The flight instructor who safely landed a small plane on the side of a busy Surrey highway during an emergency Friday evening is getting praise from his boss.
Traffic came to a crawl on Highway 17 near Tannery Road around 6:45 p.m. after the Cessna 152 Aerobat had to touch down on the shoulder of the road.
Canadian Flight Centre president and CEO Peter Schlieck said the instructor and a student had flown the plane out of Boundary Bay Airport for a lesson when he got a call.
WATCH: (Aired April 2, 2017) Plane makes emergency landing in Langley
“I rushed to the scene with a mechanic, but the plane was already secured on the side of the road,” Schlieck said Saturday. “He did a perfect job, no one was harmed and there wasn’t a scratch on the plane.
“It was a perfect landing.”
Schlieck said the plane lost a fuel cap from one of its wings, causing the fuel in the wing tank to siphon into the air until none was left. The instructor quickly took control after the problem arose.
The emergency landing could have proven deadly for drivers, but the instructor was able to manoeuvre the plane into a gap between two trucks, who saw what was happening above them.
“[The truck drivers] slowed down and blocked the highway, and he was able to land the plane,” Schlieck said. “It was fantastic, considering Highway 17 is a busy highway and it was close to rush hour.”
With the westbound lane shut down thanks to help from Surrey RCMP, the instructor was given enough room to bring the plane to a stop on the highway before safely disembarking along with the student.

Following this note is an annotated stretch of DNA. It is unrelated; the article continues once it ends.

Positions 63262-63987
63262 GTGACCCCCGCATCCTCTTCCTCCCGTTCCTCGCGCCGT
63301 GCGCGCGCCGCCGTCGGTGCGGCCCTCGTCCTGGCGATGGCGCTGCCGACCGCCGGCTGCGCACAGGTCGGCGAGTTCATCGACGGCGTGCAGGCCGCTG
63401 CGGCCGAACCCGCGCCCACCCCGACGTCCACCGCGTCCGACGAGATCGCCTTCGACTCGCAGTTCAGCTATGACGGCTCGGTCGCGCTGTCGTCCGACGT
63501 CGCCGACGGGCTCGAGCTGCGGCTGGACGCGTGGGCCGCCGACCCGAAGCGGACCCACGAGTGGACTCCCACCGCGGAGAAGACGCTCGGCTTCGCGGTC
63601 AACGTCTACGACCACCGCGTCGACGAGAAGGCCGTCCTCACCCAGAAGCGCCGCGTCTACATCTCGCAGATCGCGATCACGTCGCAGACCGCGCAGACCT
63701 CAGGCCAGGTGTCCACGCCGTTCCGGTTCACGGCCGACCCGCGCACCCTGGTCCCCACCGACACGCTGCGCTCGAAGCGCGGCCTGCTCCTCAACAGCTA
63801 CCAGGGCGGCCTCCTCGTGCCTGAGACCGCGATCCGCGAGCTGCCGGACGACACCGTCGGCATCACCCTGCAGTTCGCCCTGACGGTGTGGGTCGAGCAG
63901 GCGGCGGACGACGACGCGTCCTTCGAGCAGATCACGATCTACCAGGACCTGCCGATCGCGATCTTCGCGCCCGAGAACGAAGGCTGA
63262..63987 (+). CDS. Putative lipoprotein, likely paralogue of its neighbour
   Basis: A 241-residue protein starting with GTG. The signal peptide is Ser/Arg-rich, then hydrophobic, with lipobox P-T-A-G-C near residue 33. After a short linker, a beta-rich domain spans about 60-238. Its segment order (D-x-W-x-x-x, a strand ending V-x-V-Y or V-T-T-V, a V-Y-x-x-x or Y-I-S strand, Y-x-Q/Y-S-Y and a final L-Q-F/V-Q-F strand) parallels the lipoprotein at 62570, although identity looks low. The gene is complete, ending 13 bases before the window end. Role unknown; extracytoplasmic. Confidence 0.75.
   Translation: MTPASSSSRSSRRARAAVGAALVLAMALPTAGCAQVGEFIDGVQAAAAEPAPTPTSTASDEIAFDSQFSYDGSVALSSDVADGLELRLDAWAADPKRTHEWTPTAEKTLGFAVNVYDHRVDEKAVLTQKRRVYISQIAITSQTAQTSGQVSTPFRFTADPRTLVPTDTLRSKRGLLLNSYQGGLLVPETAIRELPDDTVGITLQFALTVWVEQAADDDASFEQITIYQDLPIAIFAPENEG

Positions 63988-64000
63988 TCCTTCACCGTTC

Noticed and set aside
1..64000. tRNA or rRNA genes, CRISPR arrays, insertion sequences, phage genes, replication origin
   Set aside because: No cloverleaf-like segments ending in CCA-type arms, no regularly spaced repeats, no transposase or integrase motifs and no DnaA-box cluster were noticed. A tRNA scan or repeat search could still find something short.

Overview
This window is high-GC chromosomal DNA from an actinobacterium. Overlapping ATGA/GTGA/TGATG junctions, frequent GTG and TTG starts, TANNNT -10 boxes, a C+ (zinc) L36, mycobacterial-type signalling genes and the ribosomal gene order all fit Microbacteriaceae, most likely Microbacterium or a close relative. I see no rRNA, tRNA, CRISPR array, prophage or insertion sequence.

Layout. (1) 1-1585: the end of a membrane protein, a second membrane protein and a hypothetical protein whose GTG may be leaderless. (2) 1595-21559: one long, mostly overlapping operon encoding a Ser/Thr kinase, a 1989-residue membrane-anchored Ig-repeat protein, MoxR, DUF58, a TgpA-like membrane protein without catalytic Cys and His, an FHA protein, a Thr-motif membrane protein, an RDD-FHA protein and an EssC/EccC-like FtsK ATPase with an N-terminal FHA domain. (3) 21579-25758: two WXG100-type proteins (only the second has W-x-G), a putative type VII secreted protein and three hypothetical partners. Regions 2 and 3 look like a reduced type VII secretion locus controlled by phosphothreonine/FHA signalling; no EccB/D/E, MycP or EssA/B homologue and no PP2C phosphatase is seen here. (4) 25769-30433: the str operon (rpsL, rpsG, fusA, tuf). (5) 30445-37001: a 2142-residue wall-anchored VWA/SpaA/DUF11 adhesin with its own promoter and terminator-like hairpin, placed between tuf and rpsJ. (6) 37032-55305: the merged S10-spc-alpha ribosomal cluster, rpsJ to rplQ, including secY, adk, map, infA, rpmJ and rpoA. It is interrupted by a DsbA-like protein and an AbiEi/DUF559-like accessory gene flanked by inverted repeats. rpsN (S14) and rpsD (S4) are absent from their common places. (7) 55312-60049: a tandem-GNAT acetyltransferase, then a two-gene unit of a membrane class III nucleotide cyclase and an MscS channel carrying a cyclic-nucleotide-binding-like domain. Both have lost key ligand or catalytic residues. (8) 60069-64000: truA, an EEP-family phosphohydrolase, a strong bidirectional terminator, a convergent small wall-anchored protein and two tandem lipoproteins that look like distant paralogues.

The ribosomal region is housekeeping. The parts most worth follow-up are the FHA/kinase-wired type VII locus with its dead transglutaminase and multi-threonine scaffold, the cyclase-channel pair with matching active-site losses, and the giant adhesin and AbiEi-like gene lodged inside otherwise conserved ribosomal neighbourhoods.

Schlieck said some have compared the instructor to Capt. Chesley “Sully” Sullenberger, who safely landed his passenger jet in New York’s Hudson River without any injuries onboard after hitting a flock of geese and losing engine power.
“They said U.S. Airways has Sully … and we have Pedro,” he said.
After the Transportation Safety Board investigated and determined the cause, the plane was refuelled and a new cap was installed, allowing the plane to make its way back to the Boundary Bay Airport.
“We’re sorry a lot of commuters were a little bit slowed down by that, but overall it was a once-in-a-lifetime experience,” Schlieck said.
Overall, Schlieck was just happy no one was hurt and that the student was able to experience a real-life problem in real time.
“The exercise turned into a practical lesson,” he said with a laugh. “Not one we want to repeat, but one we have to be ready for.”
—With files from Kristen Robinson